VA loans: an untapped market opportunity in 2022?

BLOG VIEW: As the mortgage industry continues to transition from a refinance market to a purchase market, lenders are challenged to better identify qualified borrowers and help them achieve the American Dream of homeownership.

Representing more than 19 million Americans nationwide, with dedicated lending programs specifically designed to support them, military veterans represent a segment of the population that provides opportunities for lenders.

Yet a general lack of understanding of VA loan programs and the specific needs of veterans keeps many lenders on the sidelines, leading many who have served to feel underserved.

To begin with, a qualified VA borrower must have an entitlement based on military service that no other loan program requires. Generally, between 90 and 121 days of service trigger eligibility for active duty, depending on when and what branch a veteran served in (for example, the National Guard and Reserves are calculated a little differently). Determining eligibility and understanding the flexibilities and benefits the VA program offers, such as using seller concessions, paying off debt, and waiving certain fees are all key to maximizing program benefits.

VA loans tend to be more specialized because the guidelines are intentionally written to be more flexible, especially in approving eligible borrowers who may have had credit issues in the past. The VA loan program is really designed to be a benefit in that it allows military borrowers who have earned this right through their service to be approved for a loan that another loan program may not. This is reinforced by the fact that the program also allows manually underwritten loans, which gives the lender more flexibility than some of the more traditional programs.

Additionally, the VA allows a maximum of 8% concessions for sellers. This could free up the lender up to 4% direct to pay off closing costs and prepayments, for example, then apply the remaining 4% to pay down debt on behalf of the borrower, which can help qualify. Some lenders who have pledged to support veterans go a step further and waive some (or all) lender fees on VA loans in certain markets, resulting in significant savings for borrowers. It also provides significant bargaining power to partner agents and lender clients when determining seller concessions and what to negotiate, or potential borrower costs at the closing table.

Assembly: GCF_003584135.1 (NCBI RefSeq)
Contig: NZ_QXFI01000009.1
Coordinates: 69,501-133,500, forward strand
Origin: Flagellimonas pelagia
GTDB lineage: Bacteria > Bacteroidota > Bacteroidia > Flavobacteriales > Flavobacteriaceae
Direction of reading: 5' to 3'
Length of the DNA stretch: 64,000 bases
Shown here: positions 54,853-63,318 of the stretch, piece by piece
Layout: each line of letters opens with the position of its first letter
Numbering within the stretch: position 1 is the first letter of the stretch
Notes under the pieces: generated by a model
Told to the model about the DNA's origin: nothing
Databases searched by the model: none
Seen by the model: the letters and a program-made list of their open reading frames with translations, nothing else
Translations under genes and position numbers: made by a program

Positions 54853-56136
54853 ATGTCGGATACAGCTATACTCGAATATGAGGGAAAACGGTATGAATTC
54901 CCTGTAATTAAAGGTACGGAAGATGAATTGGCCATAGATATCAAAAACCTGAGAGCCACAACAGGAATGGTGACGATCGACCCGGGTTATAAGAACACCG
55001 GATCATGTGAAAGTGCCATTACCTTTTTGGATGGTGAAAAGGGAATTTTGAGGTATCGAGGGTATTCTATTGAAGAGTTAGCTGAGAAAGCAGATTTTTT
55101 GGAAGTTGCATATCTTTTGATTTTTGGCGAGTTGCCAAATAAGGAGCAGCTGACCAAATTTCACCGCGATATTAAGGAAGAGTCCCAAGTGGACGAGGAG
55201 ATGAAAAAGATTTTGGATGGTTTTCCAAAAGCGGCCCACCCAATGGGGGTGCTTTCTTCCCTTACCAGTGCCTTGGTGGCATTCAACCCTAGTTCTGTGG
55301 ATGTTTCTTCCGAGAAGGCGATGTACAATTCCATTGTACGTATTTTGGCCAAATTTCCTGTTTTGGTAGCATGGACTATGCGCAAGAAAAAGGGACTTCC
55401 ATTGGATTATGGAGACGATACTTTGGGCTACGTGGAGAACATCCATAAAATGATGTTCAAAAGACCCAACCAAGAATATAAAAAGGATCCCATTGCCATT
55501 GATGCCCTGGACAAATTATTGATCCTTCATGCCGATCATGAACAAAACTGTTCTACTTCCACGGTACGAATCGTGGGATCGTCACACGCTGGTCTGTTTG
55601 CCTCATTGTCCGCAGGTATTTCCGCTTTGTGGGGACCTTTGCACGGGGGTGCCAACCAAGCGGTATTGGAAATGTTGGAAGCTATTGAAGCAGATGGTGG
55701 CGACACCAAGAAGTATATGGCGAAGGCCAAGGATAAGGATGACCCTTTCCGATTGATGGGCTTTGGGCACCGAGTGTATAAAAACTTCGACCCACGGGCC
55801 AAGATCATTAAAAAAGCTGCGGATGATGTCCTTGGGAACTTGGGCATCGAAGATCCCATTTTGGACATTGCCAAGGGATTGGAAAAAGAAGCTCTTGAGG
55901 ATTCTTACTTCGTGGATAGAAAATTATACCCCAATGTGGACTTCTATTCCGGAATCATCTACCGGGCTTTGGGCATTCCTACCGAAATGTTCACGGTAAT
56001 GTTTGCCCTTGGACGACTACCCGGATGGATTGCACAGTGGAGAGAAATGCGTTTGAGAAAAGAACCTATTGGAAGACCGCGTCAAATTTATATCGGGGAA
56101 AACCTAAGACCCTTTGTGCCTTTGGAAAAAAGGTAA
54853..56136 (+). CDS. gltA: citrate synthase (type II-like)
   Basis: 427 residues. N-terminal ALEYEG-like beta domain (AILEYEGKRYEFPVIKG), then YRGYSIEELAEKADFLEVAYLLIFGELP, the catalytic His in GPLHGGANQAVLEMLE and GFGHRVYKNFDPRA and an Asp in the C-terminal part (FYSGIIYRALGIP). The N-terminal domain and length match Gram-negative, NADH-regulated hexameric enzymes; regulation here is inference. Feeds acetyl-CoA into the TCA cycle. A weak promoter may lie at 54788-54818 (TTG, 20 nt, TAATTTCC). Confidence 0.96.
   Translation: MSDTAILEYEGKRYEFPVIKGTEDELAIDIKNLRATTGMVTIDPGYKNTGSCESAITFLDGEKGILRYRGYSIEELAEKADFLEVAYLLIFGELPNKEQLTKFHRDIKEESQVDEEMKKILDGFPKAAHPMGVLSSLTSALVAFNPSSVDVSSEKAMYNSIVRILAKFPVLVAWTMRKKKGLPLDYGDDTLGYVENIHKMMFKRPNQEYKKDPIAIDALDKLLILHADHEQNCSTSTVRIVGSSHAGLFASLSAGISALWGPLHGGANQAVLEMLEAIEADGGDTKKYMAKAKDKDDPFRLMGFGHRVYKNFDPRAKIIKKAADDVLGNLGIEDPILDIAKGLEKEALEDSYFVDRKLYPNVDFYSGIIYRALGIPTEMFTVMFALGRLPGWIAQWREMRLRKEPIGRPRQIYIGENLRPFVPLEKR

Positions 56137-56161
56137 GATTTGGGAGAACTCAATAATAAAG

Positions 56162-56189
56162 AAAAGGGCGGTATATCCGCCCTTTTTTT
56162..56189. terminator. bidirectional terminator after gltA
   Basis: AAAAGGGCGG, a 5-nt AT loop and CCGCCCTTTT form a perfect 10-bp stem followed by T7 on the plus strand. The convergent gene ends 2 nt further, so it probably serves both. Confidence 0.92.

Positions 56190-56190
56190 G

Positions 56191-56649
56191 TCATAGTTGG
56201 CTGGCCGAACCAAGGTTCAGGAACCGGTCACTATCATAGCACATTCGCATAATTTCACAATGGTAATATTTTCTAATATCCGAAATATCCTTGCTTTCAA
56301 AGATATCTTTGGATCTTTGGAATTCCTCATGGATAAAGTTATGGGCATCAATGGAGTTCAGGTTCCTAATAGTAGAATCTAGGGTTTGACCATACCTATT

Many loan officers think VA loans are harder to get and they couldn’t be more wrong. These loan programs have been intentionally written so that lenders can say “yes” to a qualified borrower under most circumstances.

VA loans in the face of rising house prices

It is no secret that property prices have risen rapidly and dramatically over the past 18-24 months, in many cases exceeding the quality management rules set by the GSEs. The answer to VA loans is tied to the Blue Water Act of 2019. Prior to its passage, each county in the United States had its own VA loan limit up to which no down payment was required, essentially 100% financing. Anything over this loan amount triggered a calculated down payment. After 2019 that changed and today as long as a borrower has what is known as full entitlement i.e. no other VA loans at that time, they can purchase an amount of loan as large as it qualifies without down payment. With real estate valuations continuing to rise steadily, this represents a significant benefit to the VA borrower by increasing their purchasing power.

Also, many veterans are unaware that they can have more than one active VA loan at a time (as long as their entitlement covers it and they qualify for loans). The VA program allows unlimited purchase at 100% of appraised value if there are no other outstanding VA loans tied to the service member’s eligibility. Unlike other loan programs (except the FHA), VA loan borrowers can actually have as many loans as they are eligible for at a time. For example, if a borrower already owns a property through a VA loan, they would be capped at the loan amount on the next purchase of what they qualify for with both loans and what their eligibility will secure. If the borrower has no other VA loans, there is no loan limit as long as they qualify for payment and DTI. However, having multiple VA loans can also require quite complex calculations, in turn requiring skilled and trained loan officers who know how to make it happen.

A market worth serving

The biggest thing holding lenders back from engaging more fully with VA loans is simply a lack of understanding of the program and its benefits. The men and women who have sacrificed so much for this country deserve better – they deserve to have access to the benefits to which they are entitled. Many of them – and their families – have made great sacrifices to ensure that we all have access to the American dream of homeownership, and it is only fitting that they too have access to this dream. .

Jeanette Salamon is Area Manager (Virginia Beach, Virginia) for Homespire Mortgage.

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